With three weeks left until the end of the legislative session, the House has passed all of the finance bills we believe should be the foundation of state's budget for the next two years. Those bills are now in conference committees with the Senate to reconcile some differences before sending them to the governor to approve or veto.
Minnesota's massive budget shortfall makes our choices about balancing the budget -- especially for the long term -- extremely difficult. The state's current fiscal crisis didn't just happen; it goes back more than a decade, beginning with tax cuts for higher-income earners made in the late 1990s. Those cuts left $2 billion less per year coming into state coffers.
More recently, a national recession and state unemployment levels at 25-year highs slowed state revenues even further. The abrupt economic decline, coupled with a dwindling revenue stream, has left Minnesota lurching from deficit to surplus and back again, culminating with this year's $6.4 billion budget deficit.
Some have told us to just cut spending to bring the budget into balance. But a cuts-only approach, even with federal stimulus money to cushion the blow, would mean slashing state spending by $4.6 billion this biennium and even more after that.
Cuts that large would close nursing homes and hospitals, all of our state parks, and one, or maybe two state prisons. It would cut a wide swath through our public schools, put tuition out of reach for many, cause 10,000 teachers to lose their jobs and decimate our court system, meaning months-long delays to adopt a child, have a civil court case heard, obtain a divorce or settle an estate.
Instead, the House took a more strategic approach to balance the budget. Our goal was to protect jobs while maintaining a reasonable level of funding for our schools, health-care system and public safety needs, among others. Our budget bills include significant reform, targeted budget cuts, and some new revenue by way of modest tax increases. The resulting budget is balanced not just for the next two years, but for the next four years.
Business as usual was simply not enough this year. After cutting spending significantly -- $100 million more than the governor -- we asked state agencies to streamline existing practices to be more efficient and save money. Programs that were no longer effective were eliminated or scaled back. Mandates that burden-ed counties and school districts were lifted.
Finally, we took a serious look at the state's tax system. The middle class in Minnesota has been stretched to the breaking point as property taxes have gone through the roof and families see more of their paychecks eaten up by those unfair taxes. Under Gov. Pawlenty, the wealthiest Minnesotans are paying a smaller percentage of their income than lower and middle class wage earners.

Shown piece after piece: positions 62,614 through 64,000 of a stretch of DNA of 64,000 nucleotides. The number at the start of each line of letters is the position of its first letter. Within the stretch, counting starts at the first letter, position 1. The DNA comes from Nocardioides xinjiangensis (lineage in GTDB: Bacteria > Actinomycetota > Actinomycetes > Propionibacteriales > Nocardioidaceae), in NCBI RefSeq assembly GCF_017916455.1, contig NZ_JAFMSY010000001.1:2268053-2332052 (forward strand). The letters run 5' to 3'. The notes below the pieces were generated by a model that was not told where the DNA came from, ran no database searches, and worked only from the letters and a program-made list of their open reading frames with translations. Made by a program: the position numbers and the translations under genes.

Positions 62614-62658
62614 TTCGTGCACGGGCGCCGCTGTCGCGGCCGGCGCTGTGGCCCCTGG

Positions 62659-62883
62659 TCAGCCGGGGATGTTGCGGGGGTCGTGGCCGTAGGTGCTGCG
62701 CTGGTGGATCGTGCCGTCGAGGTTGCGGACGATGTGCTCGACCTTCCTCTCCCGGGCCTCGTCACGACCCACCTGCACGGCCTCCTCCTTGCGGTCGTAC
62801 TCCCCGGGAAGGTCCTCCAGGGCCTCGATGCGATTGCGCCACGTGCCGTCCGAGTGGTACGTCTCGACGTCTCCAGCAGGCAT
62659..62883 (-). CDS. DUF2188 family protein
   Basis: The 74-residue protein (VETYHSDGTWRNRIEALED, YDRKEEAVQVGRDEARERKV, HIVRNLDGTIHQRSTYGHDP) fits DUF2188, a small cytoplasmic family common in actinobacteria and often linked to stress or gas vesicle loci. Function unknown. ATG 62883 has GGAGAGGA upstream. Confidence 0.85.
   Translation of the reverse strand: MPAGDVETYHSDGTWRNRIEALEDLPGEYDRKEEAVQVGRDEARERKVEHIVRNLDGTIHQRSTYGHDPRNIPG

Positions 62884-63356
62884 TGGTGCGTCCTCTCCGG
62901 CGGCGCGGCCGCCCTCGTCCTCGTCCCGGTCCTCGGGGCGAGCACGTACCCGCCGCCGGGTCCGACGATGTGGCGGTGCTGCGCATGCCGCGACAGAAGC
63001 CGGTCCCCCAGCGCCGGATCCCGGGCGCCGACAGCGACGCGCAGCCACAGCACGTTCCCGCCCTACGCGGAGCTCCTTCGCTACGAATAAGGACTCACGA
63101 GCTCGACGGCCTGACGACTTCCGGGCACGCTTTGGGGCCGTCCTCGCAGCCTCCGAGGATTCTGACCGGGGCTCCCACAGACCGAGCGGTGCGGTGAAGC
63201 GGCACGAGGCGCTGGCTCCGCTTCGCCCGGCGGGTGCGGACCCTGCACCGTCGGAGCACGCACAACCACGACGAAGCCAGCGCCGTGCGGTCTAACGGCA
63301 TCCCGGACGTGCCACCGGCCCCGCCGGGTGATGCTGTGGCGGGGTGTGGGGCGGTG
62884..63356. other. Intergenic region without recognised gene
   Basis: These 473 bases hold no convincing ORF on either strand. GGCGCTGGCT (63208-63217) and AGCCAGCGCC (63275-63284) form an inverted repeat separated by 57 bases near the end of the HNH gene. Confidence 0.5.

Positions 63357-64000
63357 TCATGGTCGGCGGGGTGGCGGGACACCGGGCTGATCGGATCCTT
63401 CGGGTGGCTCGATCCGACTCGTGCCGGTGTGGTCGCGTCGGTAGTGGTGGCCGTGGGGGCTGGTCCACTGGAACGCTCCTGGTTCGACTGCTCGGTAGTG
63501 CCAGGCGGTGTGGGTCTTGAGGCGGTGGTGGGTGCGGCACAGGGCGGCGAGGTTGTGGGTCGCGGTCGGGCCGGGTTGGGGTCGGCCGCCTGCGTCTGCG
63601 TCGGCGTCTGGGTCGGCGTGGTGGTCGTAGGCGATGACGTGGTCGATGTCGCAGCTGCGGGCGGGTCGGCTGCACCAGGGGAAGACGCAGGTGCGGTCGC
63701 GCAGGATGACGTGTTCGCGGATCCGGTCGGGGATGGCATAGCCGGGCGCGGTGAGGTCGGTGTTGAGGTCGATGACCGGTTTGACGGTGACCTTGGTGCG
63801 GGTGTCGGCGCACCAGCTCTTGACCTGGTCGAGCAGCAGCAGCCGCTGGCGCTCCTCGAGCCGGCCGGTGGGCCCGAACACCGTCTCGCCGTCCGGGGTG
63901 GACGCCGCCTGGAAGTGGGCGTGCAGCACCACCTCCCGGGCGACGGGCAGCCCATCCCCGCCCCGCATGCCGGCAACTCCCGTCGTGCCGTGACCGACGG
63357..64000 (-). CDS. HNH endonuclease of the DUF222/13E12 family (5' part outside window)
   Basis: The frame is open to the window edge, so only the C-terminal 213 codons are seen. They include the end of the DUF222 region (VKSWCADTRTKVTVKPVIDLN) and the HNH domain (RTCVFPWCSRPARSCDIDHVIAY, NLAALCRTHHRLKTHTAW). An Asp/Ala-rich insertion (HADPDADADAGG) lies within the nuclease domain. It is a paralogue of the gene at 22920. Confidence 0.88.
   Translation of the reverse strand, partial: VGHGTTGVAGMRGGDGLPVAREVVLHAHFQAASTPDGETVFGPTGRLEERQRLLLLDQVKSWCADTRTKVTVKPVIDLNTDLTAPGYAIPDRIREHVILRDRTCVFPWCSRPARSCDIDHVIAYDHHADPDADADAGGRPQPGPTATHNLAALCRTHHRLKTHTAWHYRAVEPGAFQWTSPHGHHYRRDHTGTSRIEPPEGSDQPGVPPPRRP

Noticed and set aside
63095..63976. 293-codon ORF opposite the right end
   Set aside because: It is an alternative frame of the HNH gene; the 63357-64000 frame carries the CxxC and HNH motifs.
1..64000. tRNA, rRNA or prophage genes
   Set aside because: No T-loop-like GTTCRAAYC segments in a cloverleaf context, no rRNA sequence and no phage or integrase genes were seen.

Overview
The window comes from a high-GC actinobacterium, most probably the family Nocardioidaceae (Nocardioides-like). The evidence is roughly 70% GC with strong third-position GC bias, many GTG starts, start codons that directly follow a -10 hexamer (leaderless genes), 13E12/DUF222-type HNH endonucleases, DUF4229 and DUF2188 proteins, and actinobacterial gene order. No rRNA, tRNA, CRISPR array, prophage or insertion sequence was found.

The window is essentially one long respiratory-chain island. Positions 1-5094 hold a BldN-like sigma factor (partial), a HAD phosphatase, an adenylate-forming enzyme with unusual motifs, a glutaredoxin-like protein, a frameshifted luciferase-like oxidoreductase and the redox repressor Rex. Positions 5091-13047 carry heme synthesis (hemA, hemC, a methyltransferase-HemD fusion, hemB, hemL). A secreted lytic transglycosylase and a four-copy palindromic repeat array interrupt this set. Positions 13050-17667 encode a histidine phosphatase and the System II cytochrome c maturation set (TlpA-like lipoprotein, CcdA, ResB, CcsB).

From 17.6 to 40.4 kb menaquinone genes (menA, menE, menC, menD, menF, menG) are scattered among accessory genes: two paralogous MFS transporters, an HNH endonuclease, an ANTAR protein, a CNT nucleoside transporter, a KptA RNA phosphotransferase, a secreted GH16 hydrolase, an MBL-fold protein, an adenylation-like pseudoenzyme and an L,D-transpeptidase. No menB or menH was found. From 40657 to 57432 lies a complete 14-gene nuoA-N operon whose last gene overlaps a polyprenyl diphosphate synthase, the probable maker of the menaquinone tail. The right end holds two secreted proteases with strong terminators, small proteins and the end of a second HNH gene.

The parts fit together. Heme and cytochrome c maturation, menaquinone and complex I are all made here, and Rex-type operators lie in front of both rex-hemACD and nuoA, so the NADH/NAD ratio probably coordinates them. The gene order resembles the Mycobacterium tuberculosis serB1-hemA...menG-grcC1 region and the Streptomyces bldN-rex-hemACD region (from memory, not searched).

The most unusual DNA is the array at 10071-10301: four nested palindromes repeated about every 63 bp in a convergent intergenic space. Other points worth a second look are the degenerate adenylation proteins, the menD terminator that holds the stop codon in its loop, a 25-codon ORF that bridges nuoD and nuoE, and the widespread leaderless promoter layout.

To restore fairness and balance to the system, the House tax bill eliminates dozens of outdated and ineffective business subsidies, and simplifies the tax system to make it easier to understand and navigate.
It also creates a fourth tier income tax bracket for families making more than $300,000 a year. Since very few families in Beltrami, Clearwater, Hubbard, Polk and Pennington counties earn that kind of income, it would affect very few. It's hard to argue against the fairness in the bill. We're not asking high-in-come earners to pay more than everyone else; just a closer percentage to what lower and middle-income earners are paying to make sure Minnesota weathers this budget storm.
In addition to shrinking government, increasing transparency and restoring fairness to our tax code, the House plan rejects the governor's proposal to borrow more than a billion dollars at an additional cost of $600 million in interest to the state -- something never attempted in the history of the state -- and which has been likened to paying for the state's budget shortfall with a credit card. In fact, by an over-whelming bipartisan majority, the House voted against this proposal, by a vote of 130-2.
Minnesota can weather this economic storm, but only if we keep looking forward with an eye toward the future and long-term stability. To be sure, voting for budget cuts and tax increases is not very popular.
But the alternative -- closing hospitals and long-term care facilities, laying off thousands of health care and nursing home workers, kicking the elderly and disabled off of health care, and eroding the quality of our schools -- is simply unacceptable.
Voting for the House budget plan, including the tax bill, was the right thing to do. I know wasn't sent here to take the easy way today, only to make the problem worse in future years. Voters sent me here to make hard, but necessary choices that will lead to expanded prosperity and security for every Minnesotan.
Brita Sailer, DFL-Park Rapids, is a member of the Minnesota House.